• humdrum on August 3, 2013, 2:19 GMT

    The good,old fashioned virtues of batting for long periods-so crucial for test match success-have been demonstrated by Australia. Now, if they can back it up by having patience and focus in the field,this could be a classic reversal of fortunes for them. there is much to play for,and one only hopes the umpires don't mess it up.It seems batting on the last day will resemble a minefield walk,so a decent 1st inns lead will prove decisive. The will and character of the English team will be well and truly tested.

  • Optic on August 3, 2013, 15:04 GMT

    @farkin There's a big difference for me between a wicket keeper going up for an edge, than a batsman who's knocked the cover off the ball like Warner did. Wicket keeper's are sometimes unsighted anyway by the batsman and go off a noise and deviation which is what Prior went up for in Khawaja's case.

  • Tumbarumbar on August 3, 2013, 10:31 GMT

    Picture this if you will. The number six batsman gets 4 decisions in 6 innings (a 3 test series) that are shockers and would have easily been reversed on a DRS review but on each occasion numbers 1 through 5 have used the reviews unsuccessfully on what turn out to be umpire's call dismissals. The number 6 batsman only scores a handful of runs in the series and is dropped. As a result he loses a significant portion of his income. Does he approach the nearest workplace equal opportunities organization and complain that by virtue of his position in the batting order he doesn't have the same chance as his team mates? Does he sue the ICC for not providing fair and equitable work conditions? Does he sue his board for unfair dismissal given he did not have access to the same rights as the batsmen before him? Or does he go the whole hog and sue his team mates

  • Big_Maxy_Walker on August 3, 2013, 8:30 GMT

    Did anyone else see Clarke shake his head at Warner five or six times when they were discussing whether or not to review? Clarke as captain should have made the decision for Warner not to review. But I fear with them being so close Clarke let Warner do it anyway

  • ihaq1 on August 3, 2013, 8:02 GMT

    i think that players continue to humiliate themselves...even though i have not really played cricket even an airbrush by the ball is known and felt by teh batsman...batsman should realize that DRS does nobody any favors...and walk...and anyway just playing warner was a favour too after cowans batting in teh previous match

  • HRK118 on August 3, 2013, 7:59 GMT

    About the review rules, it doesn't make any sense to put a limit of two per team. The whole idea is to ensure correct and just decisions, so how can you cap off the level of 'justice'. Fairness cannot be enforced in a truncated manner. Also, Jono is absolutely right. The purpose of the DRS review is to help the principle of correct decision making, not to save the umpires from embarrassment in a self serving attitude.

  • on August 3, 2013, 6:28 GMT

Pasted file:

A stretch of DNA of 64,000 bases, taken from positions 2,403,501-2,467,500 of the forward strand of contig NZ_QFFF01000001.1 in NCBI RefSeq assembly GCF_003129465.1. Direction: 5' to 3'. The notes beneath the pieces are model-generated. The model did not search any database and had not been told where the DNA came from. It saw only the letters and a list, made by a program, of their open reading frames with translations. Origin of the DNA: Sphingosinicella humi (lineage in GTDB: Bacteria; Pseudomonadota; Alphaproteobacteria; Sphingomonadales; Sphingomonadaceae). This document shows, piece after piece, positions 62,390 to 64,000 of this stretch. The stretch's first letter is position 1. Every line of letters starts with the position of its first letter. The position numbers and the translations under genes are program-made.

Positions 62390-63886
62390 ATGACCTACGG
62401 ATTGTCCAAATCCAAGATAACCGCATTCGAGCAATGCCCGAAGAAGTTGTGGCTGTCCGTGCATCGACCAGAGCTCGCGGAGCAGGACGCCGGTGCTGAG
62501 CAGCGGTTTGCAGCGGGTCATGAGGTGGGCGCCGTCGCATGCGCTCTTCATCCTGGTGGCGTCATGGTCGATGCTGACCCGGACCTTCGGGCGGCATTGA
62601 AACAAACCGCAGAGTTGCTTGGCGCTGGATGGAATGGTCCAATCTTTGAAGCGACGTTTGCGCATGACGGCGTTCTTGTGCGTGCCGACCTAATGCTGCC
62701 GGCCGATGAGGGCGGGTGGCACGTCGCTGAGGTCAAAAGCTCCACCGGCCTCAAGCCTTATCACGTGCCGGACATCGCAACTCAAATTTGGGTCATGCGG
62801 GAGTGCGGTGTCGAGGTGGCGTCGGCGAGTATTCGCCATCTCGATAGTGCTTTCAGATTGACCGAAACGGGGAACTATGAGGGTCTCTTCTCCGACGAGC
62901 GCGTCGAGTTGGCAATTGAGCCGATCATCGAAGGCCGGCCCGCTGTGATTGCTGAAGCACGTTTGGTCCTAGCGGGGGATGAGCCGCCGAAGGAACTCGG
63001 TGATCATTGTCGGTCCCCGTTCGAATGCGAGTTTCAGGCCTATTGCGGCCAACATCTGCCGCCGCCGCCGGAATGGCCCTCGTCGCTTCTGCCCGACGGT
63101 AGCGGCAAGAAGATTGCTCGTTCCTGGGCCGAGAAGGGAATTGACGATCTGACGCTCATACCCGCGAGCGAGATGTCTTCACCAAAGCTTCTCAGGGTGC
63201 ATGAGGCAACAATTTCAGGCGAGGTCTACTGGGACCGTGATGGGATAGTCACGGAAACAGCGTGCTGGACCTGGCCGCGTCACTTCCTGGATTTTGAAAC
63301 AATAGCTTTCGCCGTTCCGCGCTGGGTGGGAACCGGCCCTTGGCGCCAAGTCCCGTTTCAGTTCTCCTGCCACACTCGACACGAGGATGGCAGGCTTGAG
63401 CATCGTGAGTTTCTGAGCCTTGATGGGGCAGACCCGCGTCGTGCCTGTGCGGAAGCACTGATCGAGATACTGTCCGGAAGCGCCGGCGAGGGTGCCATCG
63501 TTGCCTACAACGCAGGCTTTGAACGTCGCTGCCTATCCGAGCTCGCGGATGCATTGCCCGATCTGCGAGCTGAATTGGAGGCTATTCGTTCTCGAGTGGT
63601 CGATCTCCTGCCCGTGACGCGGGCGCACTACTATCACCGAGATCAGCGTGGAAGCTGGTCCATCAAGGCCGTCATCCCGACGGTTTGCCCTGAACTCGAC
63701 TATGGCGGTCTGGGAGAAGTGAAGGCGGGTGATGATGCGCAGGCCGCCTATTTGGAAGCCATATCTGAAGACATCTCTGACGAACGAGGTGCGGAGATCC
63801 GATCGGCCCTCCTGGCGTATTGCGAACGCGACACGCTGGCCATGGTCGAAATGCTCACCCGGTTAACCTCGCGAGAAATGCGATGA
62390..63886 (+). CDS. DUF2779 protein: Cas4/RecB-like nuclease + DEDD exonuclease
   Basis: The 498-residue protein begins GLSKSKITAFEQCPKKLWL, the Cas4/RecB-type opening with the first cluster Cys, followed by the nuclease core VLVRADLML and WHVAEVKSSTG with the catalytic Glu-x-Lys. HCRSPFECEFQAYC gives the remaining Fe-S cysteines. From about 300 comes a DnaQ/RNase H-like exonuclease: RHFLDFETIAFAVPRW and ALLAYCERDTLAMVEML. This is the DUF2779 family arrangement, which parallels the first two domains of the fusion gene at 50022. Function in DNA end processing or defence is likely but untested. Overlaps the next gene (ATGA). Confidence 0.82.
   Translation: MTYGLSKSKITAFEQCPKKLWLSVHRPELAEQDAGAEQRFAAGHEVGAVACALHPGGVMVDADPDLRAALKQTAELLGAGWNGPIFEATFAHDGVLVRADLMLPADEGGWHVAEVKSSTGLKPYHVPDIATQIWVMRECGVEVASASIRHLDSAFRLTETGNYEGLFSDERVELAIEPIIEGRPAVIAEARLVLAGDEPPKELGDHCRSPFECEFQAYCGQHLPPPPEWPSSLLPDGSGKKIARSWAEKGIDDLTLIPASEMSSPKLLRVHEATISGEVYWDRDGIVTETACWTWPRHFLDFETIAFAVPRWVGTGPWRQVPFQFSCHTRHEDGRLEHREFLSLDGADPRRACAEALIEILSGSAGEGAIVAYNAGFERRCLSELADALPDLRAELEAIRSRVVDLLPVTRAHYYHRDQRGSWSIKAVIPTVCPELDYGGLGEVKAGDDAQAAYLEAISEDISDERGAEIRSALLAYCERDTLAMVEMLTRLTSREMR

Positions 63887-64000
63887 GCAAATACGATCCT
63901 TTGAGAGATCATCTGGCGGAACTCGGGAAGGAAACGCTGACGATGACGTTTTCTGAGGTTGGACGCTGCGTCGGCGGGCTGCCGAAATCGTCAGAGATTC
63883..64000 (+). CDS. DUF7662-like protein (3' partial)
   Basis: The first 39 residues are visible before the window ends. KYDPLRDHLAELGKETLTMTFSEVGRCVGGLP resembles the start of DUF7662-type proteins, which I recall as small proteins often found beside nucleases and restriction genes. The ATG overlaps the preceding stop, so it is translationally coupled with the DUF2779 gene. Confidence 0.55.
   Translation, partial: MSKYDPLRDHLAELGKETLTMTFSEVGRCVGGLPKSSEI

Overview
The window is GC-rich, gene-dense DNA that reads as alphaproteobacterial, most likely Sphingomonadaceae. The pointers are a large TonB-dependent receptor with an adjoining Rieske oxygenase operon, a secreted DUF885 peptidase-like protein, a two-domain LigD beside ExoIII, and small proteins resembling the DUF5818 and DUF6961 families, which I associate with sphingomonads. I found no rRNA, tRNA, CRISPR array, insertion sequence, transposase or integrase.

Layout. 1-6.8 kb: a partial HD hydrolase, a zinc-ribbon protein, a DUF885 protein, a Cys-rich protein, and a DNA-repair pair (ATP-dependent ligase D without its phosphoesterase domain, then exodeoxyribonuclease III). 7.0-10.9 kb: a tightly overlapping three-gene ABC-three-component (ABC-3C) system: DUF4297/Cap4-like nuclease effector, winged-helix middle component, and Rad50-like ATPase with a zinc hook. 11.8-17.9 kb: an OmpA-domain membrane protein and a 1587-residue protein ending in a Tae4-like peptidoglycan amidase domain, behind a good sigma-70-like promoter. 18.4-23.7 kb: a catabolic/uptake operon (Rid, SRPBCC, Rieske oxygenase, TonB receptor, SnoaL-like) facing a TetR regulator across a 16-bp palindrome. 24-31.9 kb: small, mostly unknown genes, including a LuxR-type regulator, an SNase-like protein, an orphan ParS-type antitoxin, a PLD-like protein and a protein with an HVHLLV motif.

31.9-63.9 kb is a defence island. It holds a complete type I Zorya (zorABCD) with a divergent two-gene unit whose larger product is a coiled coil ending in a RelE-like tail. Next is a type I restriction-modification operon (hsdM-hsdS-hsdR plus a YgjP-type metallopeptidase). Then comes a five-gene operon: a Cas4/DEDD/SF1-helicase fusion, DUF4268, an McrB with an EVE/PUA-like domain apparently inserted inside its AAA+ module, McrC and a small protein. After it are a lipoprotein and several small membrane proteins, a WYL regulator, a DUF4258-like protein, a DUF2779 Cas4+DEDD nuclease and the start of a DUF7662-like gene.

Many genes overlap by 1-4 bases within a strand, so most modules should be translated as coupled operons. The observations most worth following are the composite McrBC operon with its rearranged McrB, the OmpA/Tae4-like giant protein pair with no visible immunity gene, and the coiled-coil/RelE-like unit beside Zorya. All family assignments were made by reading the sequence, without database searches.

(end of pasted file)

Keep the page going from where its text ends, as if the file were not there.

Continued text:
I think the players would soon learn not to go for too many frivolous reviews as it just costs too much time, on the upside it may just fix the long term over rate issue, two birds, one review. It might also coax the BCCI out of their corner as the Indians should always be able to keep up with the rate at home.

    On the decision making process, the benefit of the doubt MUST go back to the batsmen. To issue the benefit of the doubt to the Umpire is ridiculous, the Umpires should always have full and complete respect, without question, but I feel at the moment as though they are making it all about themselves, it needs to be about the players and the game, an Umpire that isn't standing out like a sore thumb is an umpire that gets and maintains full respect. An Umpire making decisions based on safeguarding the role of his fellow Umpires is quite ridiculous!

    Further more, the elite panel is too small, how can 10 umpires service 4 matches all played at once? Bring back Rauf and Bowden!

  • Rowayton on August 3, 2013, 6:23 GMT

    I think the simple reason England did not review Bresnan's is you don't take even a small risk for a number 8 when you still have all your main batsmen to go. Bad luck Bresnan, you want to get the right to seek reviews you'd better start averaging 45. And is there a wicketkeeper out there who can tell me why so many balls are coming off the keeper's legs? Surely they should be catching them, it's not as if the ball is going downwards - are they coming up out of the crouch too soon?

  • on August 3, 2013, 6:18 GMT

    @Posted by jmcilhinney on (August 3, 2013, 4:57 GMT) Jmc, that is a view I would share, lets face it, the need to review dismissals probably only pops up a couple of times every innings in any case, quite a few of these will already have been reversed decisions via review in any case. The time lost by reviewing all out decisions would be very minor. I think this would be much fairer on batsmen who will always find it hard to be objective and there is just two of them out there to come to a decision.